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Lake level approaches record low levels

Bass fishing so-so, stripers biting

POSTED: August 15, 2008 5:01 a.m.

Lake temperatures are in the mid 80s. The lake is down 16 feet at 1054.7, and we need some rain!

Last year, at this same date, we were only down nine feet. So this low water level is a big deal. We will probably break the record low levels of last year pretty soon unless we get some heavy rains.

Lake Lanier is mostly clear but it will get stained during times of heavy traffic. The Chattahoochee River is clear. Check generation schedules before heading out to the river at 770-945-1466.

Bass

Bass fishing is up and down this week, but they are biting. We went out and tested some new SPRO lure recently, and to my surprise we caught many fish on topwater lures during the heat of the day. You have to be in the right place at the right time to encounter surface feeding fish in the summer. Get way off the banks, and find main lake humps and standing timber with both shallow and deep water close by.

The spotted bass are feeding on blueback herring, so they will be aggressive when they hit. The Larger SPRO Dawg 125 was the bait of choice. Because of the larger profile, this lure will draw bass up from the depths. Other lures like a Fish Head Spin or Rooster Tail will work on the schooling bass.

A more consistent pattern has been to work a drop shot rig or a finesse worm on a Tru Tungsten Ikie Spike Jig Head around main lake brush piles at 25 to 35 feet deep. Of course, the spot tail minnow bite has been great all day long.

Chum out some grits, and use a small mesh cast net around any beach area to fill your bait well with these native minnows. If you don’t have a cast net, you can purchase medium minnows from Hammond’s Bait and Tackle.

Fish these minnows at 20 to 30 feet around main lake brush and timber. Use a Gamakatsu Circle Hook so that you can release these bass unharmed.

Stripers  

Striper fishing is great! The stripers are deep and are being caught on down-lined large blueback herring. Make sure to change your baits often to make sure that they are lively.

This is the time of year that you have to rely on your electronics. I set my Humminbird 787c unit on 90 percent sensitivity and look around the deeper flats that are near the main river or creek channels. Stripers will appear as small, banana-shaped arcs if you are moving at around 2-3 miles per hour, or they may show up as constant lines if you are barely moving.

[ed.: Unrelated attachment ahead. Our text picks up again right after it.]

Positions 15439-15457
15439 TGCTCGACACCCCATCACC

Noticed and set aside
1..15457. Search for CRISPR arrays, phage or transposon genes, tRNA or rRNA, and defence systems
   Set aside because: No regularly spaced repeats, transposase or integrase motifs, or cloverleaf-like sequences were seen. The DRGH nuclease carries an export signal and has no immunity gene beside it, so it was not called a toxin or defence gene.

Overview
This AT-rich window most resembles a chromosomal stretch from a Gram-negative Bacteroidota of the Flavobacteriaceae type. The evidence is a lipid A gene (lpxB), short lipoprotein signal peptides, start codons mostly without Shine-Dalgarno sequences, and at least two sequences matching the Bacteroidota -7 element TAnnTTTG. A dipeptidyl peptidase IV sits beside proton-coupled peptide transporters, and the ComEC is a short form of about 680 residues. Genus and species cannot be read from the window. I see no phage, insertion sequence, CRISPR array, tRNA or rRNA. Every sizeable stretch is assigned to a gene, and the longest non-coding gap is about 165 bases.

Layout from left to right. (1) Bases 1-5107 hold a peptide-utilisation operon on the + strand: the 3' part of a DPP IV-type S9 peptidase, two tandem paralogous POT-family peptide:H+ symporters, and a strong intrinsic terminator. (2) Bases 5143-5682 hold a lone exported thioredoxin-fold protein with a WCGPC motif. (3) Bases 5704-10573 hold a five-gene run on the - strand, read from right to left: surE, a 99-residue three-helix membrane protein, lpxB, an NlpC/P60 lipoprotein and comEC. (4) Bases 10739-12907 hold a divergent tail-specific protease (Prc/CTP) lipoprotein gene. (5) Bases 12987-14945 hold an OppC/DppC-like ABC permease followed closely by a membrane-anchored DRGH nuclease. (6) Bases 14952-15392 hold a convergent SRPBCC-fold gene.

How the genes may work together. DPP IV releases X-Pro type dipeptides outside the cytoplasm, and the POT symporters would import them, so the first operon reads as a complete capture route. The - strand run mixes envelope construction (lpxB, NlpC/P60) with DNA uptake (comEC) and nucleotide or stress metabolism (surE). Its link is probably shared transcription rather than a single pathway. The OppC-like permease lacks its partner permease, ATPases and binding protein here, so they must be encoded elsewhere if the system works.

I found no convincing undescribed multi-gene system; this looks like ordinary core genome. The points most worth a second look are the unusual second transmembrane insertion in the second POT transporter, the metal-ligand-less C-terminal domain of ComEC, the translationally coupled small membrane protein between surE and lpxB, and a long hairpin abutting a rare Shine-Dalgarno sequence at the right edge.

Drop your down-lined herring to just above where you see these fish on your screen. You will want a heavy weight to make sure that your baits get down through the warmer surface water quickly. Keeping lively bait is the secret to catching more striper in summer.

Crappie

The night bite is still your best bet for crappie, but Keith Pace says he is still finding some smaller to medium crappie on shallower flats up in the rivers at around 10 to 15 feet deep. 

These fish on the flats will bite crappie jigs and micro spoons trolled at around 1-2 mph. The night fish are biting on the bridges and deeper dock with lights.

Trout on the
Chattahoochee

The morning bite remains great on the river. The trout will bite best before the sun gets up and recreation floaters get out.

Try small, brightly colored 1/8- or 1/16-ounce Rooster Tails and work these lures on light four-pound test fishing line. Cast these inline spinners just about anywhere on the river and reel them slowly and consistently for your best action. Fly-fishing has also been decent all day long with dry flies.

Eric Aldrich is a part time outdoor writer, bass fisherman and is sponsored by Humminbird, SPRO, Gamakatsu, Tru Tungsten and Hammonds Fishing and Boat Storage. Reports are based on personal experience and permission from a close network of friends. He would love to hear from his readers so please email him at esaldrich@yahoo.com or visit his website at esaldrich.tripod.com. Remember to take a kid fishing!



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